Alright fanboys, listen up. Just because you swear by a certain console of choice doesn’t always mean that your games are the best for that console. Now if you only own that console, obviously you want the game for the console you own. If you however are fortunate enough to have a choice between multiple platforms, choosing one after doing some research is the best way to go. Multiplatform games offer us a choice that some of us don’t always take full advantage of.
Games such as Assassin’s Creed tend to have a relationship with Sony where exclusive content comes to the PS3 versions of the games. Xbox tends to get Call of Duty content early. There are perks that tempt one to buy for one console as opposed to another. Do your research. If you are not buying the game on release day, this gives you even more time to do said research. Look at reviews and find out if there are fatal flaws in the version of the game you may want to purchase, while also looking for advantages that one version may have over the others.
Quite important for action games, shooters online, and fighting games. Every frame matters. Drops in framerate can ruin a game. Anyone looking at my recent Raptr activity knows what example I will use here. I bought the PS3 version of DmC. The PC version came out like a week or two later. I knew I wanted the PC version since my PC could actually run it, but I didn’t want to wait to play the game. Months later, after buying and playing the PC version, I wonder why I ever bought the PS3 version. The PC version runs at least at twice the framerate of the PS3. It makes all the difference when it comes to dodging on time and platforming sections of the game. The framerate is actually above sixty if your rig can handle it. If you have the option to play this game on the PC, there is no competition. Play it on the PC.
Let’s pretend the Wii doesn’t exist (not hard to pretend, I know). The PC used to always save you about ten dollars when it comes to buying a PC game. Some of the bigger developers though still get away with charging sixty dollars for a game, even if it is the digital copy. DmC (digital only) and BioShock Infinite are two examples. If I’m gonna pay sixty dollars anyway, I better at least have a box. I went with the retail PC version for Infinite. That being said, because of some games being digital, Steam, GMG, and other related sites do offer bundles on games that either save you money or offer said game with additional games to get you to buy. You’re not gonna find that with a console game. Recently however, the PS3 did have a temporary sale on God of War: Ascension (online only) through GameStop. If you bought the game for the retail sixty dollars, you also got the God of War Saga (A forty dollar value and contains the previous five games) for free. Now that is one heck of a deal.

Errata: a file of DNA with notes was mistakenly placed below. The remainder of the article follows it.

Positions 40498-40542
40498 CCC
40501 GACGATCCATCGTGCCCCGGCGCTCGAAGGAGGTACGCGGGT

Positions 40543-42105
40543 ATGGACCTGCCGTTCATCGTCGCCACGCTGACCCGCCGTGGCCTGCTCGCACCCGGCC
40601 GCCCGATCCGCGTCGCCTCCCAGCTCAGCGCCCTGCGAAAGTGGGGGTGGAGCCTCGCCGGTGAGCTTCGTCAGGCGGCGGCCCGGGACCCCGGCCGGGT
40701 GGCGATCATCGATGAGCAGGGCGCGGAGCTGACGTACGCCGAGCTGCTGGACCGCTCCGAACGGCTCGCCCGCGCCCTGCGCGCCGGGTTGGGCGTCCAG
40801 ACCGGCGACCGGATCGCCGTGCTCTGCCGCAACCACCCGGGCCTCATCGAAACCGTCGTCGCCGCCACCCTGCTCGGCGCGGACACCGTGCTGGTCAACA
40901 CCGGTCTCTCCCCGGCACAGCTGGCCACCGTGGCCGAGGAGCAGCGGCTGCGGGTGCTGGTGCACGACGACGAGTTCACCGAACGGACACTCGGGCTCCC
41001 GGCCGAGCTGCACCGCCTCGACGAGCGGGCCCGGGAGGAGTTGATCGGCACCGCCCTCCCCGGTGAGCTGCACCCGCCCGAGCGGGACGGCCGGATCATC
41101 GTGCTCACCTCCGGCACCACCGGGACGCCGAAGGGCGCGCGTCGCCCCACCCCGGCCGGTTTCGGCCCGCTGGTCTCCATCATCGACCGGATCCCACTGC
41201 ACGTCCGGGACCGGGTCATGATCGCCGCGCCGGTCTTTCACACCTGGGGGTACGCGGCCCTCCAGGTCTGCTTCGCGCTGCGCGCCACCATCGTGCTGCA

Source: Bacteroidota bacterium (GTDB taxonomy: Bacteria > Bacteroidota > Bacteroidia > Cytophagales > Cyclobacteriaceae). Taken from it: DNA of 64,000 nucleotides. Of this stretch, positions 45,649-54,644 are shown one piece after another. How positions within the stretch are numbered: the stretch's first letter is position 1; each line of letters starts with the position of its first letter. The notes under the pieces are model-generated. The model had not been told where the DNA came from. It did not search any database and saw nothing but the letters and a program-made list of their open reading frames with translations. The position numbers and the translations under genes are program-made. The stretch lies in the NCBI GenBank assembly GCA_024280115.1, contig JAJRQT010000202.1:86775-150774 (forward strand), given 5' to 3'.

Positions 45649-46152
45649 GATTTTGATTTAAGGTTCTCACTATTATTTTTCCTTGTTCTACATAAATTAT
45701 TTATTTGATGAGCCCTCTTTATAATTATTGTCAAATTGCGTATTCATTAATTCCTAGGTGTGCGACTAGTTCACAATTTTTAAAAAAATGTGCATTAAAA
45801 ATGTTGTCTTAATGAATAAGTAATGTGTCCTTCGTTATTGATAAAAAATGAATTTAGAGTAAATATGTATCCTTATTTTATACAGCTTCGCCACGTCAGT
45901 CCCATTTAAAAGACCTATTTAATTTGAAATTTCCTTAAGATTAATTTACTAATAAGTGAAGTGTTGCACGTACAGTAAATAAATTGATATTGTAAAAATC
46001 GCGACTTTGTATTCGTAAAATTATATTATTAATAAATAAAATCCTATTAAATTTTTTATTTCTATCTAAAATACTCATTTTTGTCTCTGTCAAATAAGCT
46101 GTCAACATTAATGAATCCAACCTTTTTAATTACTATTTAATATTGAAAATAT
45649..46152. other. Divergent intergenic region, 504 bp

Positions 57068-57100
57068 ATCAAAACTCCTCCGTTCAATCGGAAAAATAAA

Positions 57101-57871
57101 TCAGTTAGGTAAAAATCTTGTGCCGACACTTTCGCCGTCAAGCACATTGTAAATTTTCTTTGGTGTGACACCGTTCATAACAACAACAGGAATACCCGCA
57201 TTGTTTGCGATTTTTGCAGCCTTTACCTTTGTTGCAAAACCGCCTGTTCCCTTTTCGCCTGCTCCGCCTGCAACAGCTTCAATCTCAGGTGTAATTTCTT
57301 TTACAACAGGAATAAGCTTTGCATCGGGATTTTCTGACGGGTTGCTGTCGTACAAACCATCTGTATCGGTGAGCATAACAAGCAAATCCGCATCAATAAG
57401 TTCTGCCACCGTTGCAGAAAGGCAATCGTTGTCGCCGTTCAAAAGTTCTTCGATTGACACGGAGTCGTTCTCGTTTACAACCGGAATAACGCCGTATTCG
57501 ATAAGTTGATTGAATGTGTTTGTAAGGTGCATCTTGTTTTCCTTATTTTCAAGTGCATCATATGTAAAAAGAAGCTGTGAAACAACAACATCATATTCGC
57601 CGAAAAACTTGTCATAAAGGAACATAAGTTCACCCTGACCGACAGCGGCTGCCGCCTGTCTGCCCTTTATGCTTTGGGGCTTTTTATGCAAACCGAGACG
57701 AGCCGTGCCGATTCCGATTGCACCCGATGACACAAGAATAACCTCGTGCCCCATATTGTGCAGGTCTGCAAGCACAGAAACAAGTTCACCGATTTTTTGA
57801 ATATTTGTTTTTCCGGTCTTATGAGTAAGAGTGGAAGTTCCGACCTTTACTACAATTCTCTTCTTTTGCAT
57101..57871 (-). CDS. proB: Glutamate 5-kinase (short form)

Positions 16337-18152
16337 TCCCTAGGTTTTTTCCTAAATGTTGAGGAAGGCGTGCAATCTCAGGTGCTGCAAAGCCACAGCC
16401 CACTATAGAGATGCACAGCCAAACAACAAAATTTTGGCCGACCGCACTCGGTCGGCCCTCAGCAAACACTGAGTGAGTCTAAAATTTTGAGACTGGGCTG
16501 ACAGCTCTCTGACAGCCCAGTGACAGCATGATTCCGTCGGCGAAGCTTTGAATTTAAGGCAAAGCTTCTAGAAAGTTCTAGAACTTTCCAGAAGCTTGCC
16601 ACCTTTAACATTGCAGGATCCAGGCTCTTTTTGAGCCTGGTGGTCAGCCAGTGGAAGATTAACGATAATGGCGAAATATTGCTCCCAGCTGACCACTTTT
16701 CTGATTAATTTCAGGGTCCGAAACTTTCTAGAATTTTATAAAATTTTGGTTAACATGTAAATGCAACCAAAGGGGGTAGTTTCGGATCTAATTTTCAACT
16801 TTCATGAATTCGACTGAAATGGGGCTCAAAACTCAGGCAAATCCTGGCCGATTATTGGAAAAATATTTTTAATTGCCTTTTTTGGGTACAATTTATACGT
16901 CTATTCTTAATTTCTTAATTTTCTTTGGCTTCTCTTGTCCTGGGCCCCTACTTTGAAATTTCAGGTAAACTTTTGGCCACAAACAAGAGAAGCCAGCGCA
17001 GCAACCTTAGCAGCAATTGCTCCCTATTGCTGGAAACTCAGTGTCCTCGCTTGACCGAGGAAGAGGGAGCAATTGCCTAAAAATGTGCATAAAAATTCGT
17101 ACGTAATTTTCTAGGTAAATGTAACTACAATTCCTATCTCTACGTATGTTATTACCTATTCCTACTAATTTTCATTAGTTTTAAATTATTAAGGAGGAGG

This will win lots of people over, especially upon launch. Which console pre-order will get you the most statues/soundtracks/whatever else they want to throw in? Also, which option gets you the most pre-order bonuses? The latter (mostly in digital form) are sometimes available later on as DLC, but they get you by saying it’s a pre-order exclusive. Most of the time, what they really mean is “early access” because down the road, you will be able to purchase said content.
You’re all probably looking at this and thinking, well duh! Why would you make a post like this?!? Everyone knows that! Sure, we all know this information, but maybe it’s time we all took a step back and evaluated our gaming purchases. Do you really take everything into consideration before buying a game, or do you just throw your money at the latest release? Injustice, a recently released fighting game, went on sale at Toys ‘R Us not long after being released. I don’t even think it was a month after release, and it already went on sale for thirty five dollars. It might still be now for all I know. When a game is multiplatform, it should mean that it’s time to evaluate your purchase. What will give you the best deal for your money?
Next time you consider buying any game, take that step back and think for a while. Chances are, we can all make changes to our gaming spending habits. Even if we only save about five to ten dollars each gaming purchase, eventually it will all add up to another sixty dollars, which means one more game that you otherwise wouldn’t have had.
Original article can be found on the Video Gaming Hard Corps website.